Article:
DUBAI (Reuters) - Iran's Islamic Revolutionary Guards Corps (IRGC) test-fired two ballistic missiles on Wednesday (March 9) morning, the Fars and Tasnim news agencies said, continuing a military exercise that has drawn a threat of a diplomatic response from the United States.
State television showed footage of two Qadr missiles being launched from northern Iran which the IRGC said hit targets 1,400 km (870 miles) away.
Iran's medium-range ballistic missiles are designed to be able to hit Israel, the commander of the IRGC's missile battery was quoted as saying on Wednesday.
"The reason we designed our missiles with a range of 2000km is to be able to hit our enemy the Zionist regime from a safe distance," Brigadier-General Amir Ali Hajizadeh was quoted as saying by the ISNA agency.
Iranian agencies said the missiles tested on Wednesday were stamped with the words, “Israel should be wiped from the pages of history” in Hebrew, though the inscription could not be seen on any photographs.
Israeli Defence Minister Moshe Yaalon told Israel Radio the tests showed Iran’s hostility had not changed since implementing a nuclear deal with world powers in January, despite President Hassan Rouhani’s overtures to the West.
“To my regret there are some in the West who are misled by the honeyed words of part of the Iranian leadership while the other part continues to procure equipment and weaponry, to arm terrorist groups,” Yaalon said.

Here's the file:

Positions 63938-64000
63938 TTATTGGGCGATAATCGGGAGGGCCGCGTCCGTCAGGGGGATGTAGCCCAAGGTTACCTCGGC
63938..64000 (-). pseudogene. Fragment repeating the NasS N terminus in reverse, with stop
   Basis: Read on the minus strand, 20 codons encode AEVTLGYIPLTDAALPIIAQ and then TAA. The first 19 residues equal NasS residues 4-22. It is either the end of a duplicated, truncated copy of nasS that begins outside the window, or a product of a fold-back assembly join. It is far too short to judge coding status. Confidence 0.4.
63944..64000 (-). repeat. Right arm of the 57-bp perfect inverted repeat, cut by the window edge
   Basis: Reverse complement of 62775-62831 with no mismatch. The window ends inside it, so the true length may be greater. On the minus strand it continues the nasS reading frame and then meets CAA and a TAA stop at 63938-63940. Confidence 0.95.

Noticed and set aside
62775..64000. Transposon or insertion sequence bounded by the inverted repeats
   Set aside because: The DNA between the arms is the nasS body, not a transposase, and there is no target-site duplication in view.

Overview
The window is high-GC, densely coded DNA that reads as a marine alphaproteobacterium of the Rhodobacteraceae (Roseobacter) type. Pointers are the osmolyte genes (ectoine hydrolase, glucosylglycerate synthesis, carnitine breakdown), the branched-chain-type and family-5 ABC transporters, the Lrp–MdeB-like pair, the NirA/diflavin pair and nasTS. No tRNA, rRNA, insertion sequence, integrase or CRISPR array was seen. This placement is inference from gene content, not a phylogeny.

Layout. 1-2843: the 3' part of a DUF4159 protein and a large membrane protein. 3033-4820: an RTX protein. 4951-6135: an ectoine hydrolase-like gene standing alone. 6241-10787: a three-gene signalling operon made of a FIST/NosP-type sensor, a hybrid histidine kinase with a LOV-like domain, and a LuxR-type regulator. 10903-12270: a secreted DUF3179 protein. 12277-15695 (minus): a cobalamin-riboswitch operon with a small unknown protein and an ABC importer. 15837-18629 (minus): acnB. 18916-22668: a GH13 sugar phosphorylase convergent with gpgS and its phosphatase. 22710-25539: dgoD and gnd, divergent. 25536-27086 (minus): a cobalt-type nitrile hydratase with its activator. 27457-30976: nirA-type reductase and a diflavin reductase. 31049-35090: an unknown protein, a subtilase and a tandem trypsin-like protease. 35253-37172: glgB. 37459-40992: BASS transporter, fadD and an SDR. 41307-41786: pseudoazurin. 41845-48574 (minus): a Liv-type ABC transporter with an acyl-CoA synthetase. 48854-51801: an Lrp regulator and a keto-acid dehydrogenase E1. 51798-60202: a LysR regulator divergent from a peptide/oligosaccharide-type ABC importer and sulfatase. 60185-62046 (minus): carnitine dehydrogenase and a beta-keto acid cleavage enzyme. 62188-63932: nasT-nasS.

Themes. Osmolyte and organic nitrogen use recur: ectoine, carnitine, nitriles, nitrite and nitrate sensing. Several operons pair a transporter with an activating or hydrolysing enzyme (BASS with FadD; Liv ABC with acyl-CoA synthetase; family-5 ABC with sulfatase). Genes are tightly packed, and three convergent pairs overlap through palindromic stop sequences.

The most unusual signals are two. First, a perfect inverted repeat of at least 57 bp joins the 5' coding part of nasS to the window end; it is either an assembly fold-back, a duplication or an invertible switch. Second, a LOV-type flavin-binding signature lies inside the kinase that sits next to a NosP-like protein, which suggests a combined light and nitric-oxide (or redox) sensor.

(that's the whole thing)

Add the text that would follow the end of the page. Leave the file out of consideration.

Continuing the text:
The IRGC maintains dozens of short and medium-range ballistic missiles, the largest stock in the Middle East. It says they are solely for defensive use with conventional, non-nuclear warheads.
The launches followed the test firing of several missiles on Tuesday, which the US State Department said it would raise at the United Nations Security Council. The US legislature also said it would push for more unilateral sanctions.
Two months ago, Washington imposed sanctions against businesses and individuals linked to Iran's missile programme over a test of the medium-range Emad missile carried out in October 2015.
"The missiles fired today are the results of sanctions. The sanctions helped Iran develop its missile programme," Brigadier-General Hossein Salami, deputy commander of the IRGC, was quoted as saying by Fars.
The IRGC, a powerful force that reports directly to the supreme leader, is deeply suspicious of the United States and its allies. It maintains dozens of short and medium-range ballistic missiles, the largest stock in the Middle East.
Washington fears those missiles could be used to carry a nuclear warhead, even after Iran implemented a nuclear deal with world powers in January that imposes strict limits and checks on its disputed nuclear programme.
Washington said the fresh missile tests would not violate the Iran nuclear deal itself, under which Teheran would receive relief from economic sanctions. The deal was endorsed in resolution 2231.
Iran's missile programme is subject to a UN Security Council resolution that calls on the Islamic Republic not to develop missiles designed to be capable of carrying nuclear warheads. Iran says its missiles are solely a conventional deterrent.